A Comparison of The Charge of the Light Brigade, Dulce Et Decorum Est and Anthem for Doomed Youth

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A Comparison of The Charge of the Light Brigade, Dulce Et Decorum Est and Anthem for Doomed Youth

The attitudes of poets towards war have always been articulated vigorously in their poetry, each poet either condoning or condemning war, and justifying their attitudes in whatever way possible. I aim to explore the change in the portrayal of war before and during the twentieth century, and also the structures and devices poets use to express their views persuasively, and substantiate them. These three poems describe war, and scenes from war, with varying levels of intensity and reality from differing viewpoints.

I am going to make a comparison between the three poems: 'The Charge of the Light
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The poet uses the technique of 'repetition' to emphasize the length of the charge as it mimics the idea of galloping horses. It also illustrates the necessity and enthusiasm of war. The heroic command in the first stanza, which is repeated for effect in the second stanza, grabs the attention of the reader without giving them time to question the futility of the gesture: 'Forward the Light Brigade!', 'Charge for the guns!' He uses noble sounding metaphors like 'the valley of Death', 'the jaws of Death, 'the mouth of Hell', to describe the fate that awaits the soldiers. He does not convey the gory reality of the slaughter in all its blood and thunder.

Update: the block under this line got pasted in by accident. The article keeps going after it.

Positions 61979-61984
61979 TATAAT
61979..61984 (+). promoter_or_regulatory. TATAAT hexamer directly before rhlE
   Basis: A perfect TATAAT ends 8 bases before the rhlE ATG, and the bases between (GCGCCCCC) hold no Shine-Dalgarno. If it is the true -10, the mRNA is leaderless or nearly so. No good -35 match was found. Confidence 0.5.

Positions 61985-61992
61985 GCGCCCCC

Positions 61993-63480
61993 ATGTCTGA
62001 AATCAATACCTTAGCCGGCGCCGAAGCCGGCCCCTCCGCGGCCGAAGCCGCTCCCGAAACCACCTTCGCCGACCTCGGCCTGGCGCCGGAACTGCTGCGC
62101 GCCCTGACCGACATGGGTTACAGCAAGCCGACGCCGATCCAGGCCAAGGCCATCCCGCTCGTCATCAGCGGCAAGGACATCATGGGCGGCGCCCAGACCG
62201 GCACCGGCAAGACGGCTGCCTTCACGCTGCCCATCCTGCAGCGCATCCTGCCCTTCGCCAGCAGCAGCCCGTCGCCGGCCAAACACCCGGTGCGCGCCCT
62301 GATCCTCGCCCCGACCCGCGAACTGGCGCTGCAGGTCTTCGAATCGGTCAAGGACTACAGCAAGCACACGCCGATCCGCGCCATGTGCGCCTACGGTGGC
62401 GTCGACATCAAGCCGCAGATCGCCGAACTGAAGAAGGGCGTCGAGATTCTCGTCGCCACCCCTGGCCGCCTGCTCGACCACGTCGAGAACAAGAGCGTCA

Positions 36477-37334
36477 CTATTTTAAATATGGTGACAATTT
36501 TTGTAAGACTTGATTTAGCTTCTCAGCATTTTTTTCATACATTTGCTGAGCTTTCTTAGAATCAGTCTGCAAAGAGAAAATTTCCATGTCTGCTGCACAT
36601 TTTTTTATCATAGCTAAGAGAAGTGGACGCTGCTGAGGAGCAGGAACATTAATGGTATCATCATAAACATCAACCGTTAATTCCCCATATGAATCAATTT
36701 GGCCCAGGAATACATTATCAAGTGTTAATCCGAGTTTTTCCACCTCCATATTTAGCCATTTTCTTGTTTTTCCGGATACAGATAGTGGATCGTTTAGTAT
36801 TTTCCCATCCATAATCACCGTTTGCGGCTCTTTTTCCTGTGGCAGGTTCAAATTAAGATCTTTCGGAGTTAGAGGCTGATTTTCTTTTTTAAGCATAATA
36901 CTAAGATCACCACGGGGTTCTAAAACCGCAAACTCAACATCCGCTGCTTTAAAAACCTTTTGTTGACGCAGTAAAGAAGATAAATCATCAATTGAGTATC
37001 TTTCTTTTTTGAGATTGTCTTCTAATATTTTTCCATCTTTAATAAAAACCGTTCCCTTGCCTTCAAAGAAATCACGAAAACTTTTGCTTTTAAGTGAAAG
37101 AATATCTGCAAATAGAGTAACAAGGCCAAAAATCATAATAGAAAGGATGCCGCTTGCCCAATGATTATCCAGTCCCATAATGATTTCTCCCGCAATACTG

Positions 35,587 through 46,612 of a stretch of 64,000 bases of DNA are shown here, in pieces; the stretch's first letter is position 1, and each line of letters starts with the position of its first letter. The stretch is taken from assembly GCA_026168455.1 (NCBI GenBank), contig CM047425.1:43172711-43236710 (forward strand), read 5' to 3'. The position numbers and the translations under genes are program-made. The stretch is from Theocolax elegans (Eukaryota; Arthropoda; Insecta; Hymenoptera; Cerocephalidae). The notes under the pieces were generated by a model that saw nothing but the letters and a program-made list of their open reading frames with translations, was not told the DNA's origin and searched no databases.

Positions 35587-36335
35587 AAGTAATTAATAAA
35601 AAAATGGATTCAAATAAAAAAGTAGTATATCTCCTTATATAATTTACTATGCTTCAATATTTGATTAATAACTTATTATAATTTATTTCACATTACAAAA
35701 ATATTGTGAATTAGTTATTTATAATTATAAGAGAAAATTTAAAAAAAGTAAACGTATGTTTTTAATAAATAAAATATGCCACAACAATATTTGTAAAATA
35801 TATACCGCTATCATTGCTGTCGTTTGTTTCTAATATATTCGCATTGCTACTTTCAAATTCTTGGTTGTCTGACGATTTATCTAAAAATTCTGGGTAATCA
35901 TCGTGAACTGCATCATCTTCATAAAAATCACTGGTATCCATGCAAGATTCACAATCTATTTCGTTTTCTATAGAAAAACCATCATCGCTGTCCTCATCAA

In the third, fourth, and fifth stanzas, Tennyson takes us into the valley. 'Cannon to the right of them, cannon to the left of them, cannon in front of them', showing us that the enemies have surrounded them. 'Volleyed at with shot and shell', displays the full impact of being in the valley and bombarded with cannon shells and bullets. Tennyson creates a feeling of exhilaration, of the nobility of warfare with his use of poetic techniques, such as rhetorical repetition: 'Cannon to the right of them, cannon to the left of them, cannon in front of them', and the combined technique of onomatopoeia and alliteration: 'Stormed at with shot and shell, while

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